Greenprint Guide to offset lithography

Litho printing was invented in 1798 and is based on the principle that ink and water do not mix.  Artists would paint onto flat stone (lithos is the ancient Greek word for stone) using an oily paint or ink.  Water was applied to the stone, followed by a coating of oily ink which was attracted to the oily image area and repelled by the water-covered non-image area.  Paper was then pressed onto the surface to create a print before wetting and inking the stone for the next print.

Lithography is still the most common form of printing today, but the term "offset" has been added to denote the way that the inked image is now transferred from the printing plate to the material via an intermediate rubberised blanket, which allows very fine images to be transferred at high speeds.  The printing plate carries the image which works on the same principle as the original stone, with the image area attracting ink and repelling water (oleophilic and hydrophobic) and the non-image area attracting water and repelling ink (oleophobic and hydrophilic).  Each colour is printed separately on one printing unit and multi-colour images are created by overlaying inks one after the other, building up to full colour by the time the sheet reaches the last printing unit as it passes through the press. 

Modern presses can run incredibly fast - up to 70,000 impressions per hour, made possible by highly computerised presses which can print up to 6 colours on both sides of the paper in one revolution.  Web offset litho presses use large reels of paper and most can deliver a folded, printed section ready to be finished immediately.  Coldset web offset presses are used to print uncoated papers, usually newspapers and puzzle books.  Heatset web offset presses use high-powered ovens to dry the inks inline before folding.  Modern web offset presses can print up to 72 pages of A4 in full colour in one revolution, but there is a wide range of press sizes from 8 pages through to 72 pages of A4.  Web offset is typically used to print medium to long run magazines, brochures and catalogues.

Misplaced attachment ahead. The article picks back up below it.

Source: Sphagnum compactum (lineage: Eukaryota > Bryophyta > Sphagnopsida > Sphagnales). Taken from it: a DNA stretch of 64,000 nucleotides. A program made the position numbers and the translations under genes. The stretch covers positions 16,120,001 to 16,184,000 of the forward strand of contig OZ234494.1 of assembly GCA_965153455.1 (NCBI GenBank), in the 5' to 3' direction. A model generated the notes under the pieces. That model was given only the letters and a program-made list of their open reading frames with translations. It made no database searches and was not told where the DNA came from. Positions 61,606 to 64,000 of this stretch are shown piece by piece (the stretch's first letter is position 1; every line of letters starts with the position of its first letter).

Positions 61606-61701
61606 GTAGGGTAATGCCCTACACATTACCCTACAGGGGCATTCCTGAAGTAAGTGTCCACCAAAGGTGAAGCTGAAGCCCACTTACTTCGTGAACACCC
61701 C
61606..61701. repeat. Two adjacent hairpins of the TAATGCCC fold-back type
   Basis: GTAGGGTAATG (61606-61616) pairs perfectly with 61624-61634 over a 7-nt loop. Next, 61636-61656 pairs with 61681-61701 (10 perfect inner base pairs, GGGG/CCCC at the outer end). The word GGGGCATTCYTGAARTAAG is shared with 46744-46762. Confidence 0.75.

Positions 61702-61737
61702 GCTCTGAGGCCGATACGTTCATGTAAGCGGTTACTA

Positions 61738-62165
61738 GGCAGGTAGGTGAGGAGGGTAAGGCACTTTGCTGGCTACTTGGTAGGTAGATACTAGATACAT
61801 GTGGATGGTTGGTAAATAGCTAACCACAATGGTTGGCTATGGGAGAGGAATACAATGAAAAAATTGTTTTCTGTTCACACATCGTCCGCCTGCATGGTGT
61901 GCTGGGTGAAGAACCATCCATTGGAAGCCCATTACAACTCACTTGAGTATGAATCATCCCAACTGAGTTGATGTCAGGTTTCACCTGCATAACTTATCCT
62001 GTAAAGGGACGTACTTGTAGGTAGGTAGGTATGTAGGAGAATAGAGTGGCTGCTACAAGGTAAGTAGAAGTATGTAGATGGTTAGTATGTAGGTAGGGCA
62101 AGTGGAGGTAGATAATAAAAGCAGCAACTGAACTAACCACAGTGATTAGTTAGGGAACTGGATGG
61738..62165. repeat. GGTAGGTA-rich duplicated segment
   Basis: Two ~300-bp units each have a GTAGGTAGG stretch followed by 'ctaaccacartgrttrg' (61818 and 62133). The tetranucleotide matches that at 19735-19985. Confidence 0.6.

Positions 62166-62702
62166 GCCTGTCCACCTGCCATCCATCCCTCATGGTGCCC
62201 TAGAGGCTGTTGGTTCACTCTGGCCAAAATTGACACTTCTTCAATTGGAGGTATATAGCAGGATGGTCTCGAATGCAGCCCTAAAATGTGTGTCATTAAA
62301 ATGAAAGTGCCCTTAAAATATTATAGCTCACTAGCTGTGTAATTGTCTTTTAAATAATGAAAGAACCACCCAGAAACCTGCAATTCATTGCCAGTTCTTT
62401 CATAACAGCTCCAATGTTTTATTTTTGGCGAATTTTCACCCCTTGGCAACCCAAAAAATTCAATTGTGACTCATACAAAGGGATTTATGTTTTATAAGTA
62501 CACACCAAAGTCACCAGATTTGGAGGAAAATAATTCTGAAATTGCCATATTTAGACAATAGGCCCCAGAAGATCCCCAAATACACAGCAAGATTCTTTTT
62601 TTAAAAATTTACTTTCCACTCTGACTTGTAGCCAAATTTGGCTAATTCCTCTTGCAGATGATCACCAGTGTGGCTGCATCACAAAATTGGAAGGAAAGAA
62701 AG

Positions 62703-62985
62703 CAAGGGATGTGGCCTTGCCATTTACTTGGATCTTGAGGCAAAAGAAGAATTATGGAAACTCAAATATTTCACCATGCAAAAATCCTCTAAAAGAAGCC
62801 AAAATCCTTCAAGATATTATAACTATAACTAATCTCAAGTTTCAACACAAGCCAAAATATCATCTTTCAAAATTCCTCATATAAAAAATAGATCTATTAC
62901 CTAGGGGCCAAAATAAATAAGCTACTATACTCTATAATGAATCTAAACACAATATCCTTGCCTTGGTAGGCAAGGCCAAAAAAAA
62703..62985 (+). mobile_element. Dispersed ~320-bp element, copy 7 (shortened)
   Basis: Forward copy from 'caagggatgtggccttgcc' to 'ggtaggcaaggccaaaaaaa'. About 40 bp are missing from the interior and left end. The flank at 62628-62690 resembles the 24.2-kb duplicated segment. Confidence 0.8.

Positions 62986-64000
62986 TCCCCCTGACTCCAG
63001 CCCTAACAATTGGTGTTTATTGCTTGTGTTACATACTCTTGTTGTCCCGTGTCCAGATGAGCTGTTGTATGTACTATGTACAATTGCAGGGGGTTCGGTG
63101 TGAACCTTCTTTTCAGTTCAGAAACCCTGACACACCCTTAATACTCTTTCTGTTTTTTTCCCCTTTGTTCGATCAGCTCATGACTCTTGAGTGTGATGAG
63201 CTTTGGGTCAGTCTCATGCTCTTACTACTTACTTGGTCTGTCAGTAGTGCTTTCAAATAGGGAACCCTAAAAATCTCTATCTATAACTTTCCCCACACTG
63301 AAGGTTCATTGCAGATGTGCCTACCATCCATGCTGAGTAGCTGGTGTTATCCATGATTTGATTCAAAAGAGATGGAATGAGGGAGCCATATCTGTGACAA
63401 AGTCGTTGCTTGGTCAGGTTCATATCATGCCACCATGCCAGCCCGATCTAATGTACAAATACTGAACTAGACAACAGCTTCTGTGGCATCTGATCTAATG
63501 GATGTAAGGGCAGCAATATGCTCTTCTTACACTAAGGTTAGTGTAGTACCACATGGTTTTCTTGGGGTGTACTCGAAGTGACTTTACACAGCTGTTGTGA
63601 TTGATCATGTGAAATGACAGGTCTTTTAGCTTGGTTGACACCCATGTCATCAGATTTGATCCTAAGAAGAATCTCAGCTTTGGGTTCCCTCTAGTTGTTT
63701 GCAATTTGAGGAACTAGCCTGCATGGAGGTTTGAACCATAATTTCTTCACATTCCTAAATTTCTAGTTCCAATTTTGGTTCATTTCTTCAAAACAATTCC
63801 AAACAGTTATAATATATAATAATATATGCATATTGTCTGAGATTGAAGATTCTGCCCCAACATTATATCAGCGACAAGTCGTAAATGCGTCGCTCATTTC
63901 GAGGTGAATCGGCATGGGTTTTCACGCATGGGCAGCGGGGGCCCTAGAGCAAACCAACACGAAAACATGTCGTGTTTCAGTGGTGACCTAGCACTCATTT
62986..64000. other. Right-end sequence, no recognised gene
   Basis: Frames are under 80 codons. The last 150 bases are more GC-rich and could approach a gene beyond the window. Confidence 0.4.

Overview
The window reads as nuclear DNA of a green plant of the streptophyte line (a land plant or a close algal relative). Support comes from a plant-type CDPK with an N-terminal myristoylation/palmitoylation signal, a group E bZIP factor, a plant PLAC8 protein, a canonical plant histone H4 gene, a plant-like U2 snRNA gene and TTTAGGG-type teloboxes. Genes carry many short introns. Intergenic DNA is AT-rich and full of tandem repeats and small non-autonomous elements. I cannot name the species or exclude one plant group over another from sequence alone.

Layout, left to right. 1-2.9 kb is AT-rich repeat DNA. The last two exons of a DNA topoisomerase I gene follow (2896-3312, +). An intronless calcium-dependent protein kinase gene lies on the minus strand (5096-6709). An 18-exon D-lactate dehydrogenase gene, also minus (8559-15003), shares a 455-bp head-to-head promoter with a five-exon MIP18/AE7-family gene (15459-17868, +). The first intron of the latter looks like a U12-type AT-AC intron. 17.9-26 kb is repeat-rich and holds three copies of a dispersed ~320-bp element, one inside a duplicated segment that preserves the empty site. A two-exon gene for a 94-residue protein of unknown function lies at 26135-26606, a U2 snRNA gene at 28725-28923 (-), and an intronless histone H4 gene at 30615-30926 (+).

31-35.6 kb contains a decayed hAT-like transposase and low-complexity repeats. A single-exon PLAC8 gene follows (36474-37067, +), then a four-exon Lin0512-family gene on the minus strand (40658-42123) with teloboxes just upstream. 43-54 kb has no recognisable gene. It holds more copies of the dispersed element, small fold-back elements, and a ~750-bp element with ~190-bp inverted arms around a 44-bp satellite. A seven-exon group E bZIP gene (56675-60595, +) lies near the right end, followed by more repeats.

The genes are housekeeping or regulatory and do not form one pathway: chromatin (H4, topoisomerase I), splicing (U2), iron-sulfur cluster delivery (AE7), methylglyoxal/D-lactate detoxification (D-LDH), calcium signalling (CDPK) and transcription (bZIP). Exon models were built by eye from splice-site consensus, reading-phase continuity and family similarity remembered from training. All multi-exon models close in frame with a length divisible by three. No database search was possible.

Sheetfed litho is used for small to medium size runs, running at speeds up to 18,000 sheets per hour and in sizes from B3 up to B0 (click here for ISO size guide).  It is also used for papers which are too heavy to print on a web offset press which can handle a maximum of 200gsm.  Most towns have at least one sheetfed litho printer who can print short to medium run brochures, leaflets, posters and booklets, as well as company stationery such as letterheads and business cards.

Litho uses very viscous (thick) inks which take a long time to dry unless the press is fitted with assisted drying (Infra red, hot air knife or instant UV curing on sheetfed presses and long gas-powered ovens on heatset web offset presses).